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Download pages

The site task will generate the online update repository along with a simple static download page for your software. The download page is entirely optional and can just be ignored if you don't want it. It has these features:

  • Detects the user's operating system. Allows the user to switch between operating systems.
  • On Chrome, detects the CPU architecture.
  • Access to both primary package formats for each platform, and alternatives like raw zips or tarballs.
  • Provides copy/pasteable terminal commands to install the app on Linux.
  • Shows your app logo.

Download page screenshot


15 {
  display-name = Title of the web page.

    # Where the installed packages can check for online updates.
  base-url =

  # Import an HTML template or additional files to the generated site.
  inputs += "my-template-dir/*" -> .

  # Change the set of images used for the logo, as found in the resolved inputs.
  icons = "my-icons-*.png"

  # Which keys appear in the file in the generated site.
  export-keys = [ app.version, app.revision ]


The key works the same way as the other icon keys do (in the windows, mac and linux sections respectively). The default list contains the value of ${} so you can use alternative file names by just setting the image name here. However, if you have a file named icon.svg as an input, it'll be used as the icon instead of the rendered files.

Here's an example of how to import icons from a different directory than the one containing the config and use it at the top of the generated HTML.

4 {
  base-url =${channel}/compose-sample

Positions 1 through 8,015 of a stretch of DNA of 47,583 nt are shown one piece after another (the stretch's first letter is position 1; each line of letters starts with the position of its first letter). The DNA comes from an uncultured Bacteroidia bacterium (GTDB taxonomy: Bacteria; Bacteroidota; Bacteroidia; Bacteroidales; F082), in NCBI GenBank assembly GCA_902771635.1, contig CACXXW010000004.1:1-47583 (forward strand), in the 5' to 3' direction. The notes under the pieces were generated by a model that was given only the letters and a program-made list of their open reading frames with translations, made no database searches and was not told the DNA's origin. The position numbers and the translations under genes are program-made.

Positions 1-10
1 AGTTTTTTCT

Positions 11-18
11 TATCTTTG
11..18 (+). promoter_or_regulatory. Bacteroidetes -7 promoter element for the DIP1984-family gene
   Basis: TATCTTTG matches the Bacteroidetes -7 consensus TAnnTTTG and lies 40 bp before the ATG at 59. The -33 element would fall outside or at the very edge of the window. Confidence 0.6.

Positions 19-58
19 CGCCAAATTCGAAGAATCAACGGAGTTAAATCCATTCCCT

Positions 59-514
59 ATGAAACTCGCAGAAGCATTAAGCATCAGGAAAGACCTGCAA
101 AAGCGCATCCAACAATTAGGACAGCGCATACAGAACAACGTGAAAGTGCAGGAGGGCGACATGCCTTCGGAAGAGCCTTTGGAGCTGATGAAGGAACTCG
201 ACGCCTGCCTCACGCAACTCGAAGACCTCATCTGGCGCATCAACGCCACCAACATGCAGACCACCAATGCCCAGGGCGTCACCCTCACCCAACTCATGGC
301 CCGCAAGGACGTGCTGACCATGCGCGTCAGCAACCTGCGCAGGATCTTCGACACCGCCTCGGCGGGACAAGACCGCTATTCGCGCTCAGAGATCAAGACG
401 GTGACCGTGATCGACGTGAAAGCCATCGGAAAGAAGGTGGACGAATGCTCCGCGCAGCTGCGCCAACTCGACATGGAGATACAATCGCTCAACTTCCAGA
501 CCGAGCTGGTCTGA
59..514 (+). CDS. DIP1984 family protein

icons = "../../packaging/images/icon-{32,64,128,256}.png"

Publishing through GitHub

Conveyor's repository sites are designed to be compatible with GitHub releases. Using them is easy:

  1. Set your config key to be$user/$repo/releases/latest/download
  2. Run conveyor make site as usual to get an output directory.
  3. Create a new release and upload the contents of the output directory, minus download.html and any extra files you used, like icon files. Take a look at this example release to see what you should have.
  4. Take the generated download.html file and stick it on your website somewhere.

That's it! To upgrade your users just create a new GitHub release as normal. The auto-update engines will be checking the metadata files on whatever your latest release is to discover what to download.

Be aware of these caveats:

  • Your users will upgrade to whatever the /releases/latest URL points to. Therefore, you shouldn't do beta releases or other forms of pre-release this way. Stick those files somewhere else or use draft releases, etc.
  • The download.html file contains links to the "latest" files but their file names will contain the version number. Therefore you should copy the HTML to your website each time you do a release, otherwise users will get 404 errors.

Future versions of Conveyor might automate the process of doing the uploads to GitHub.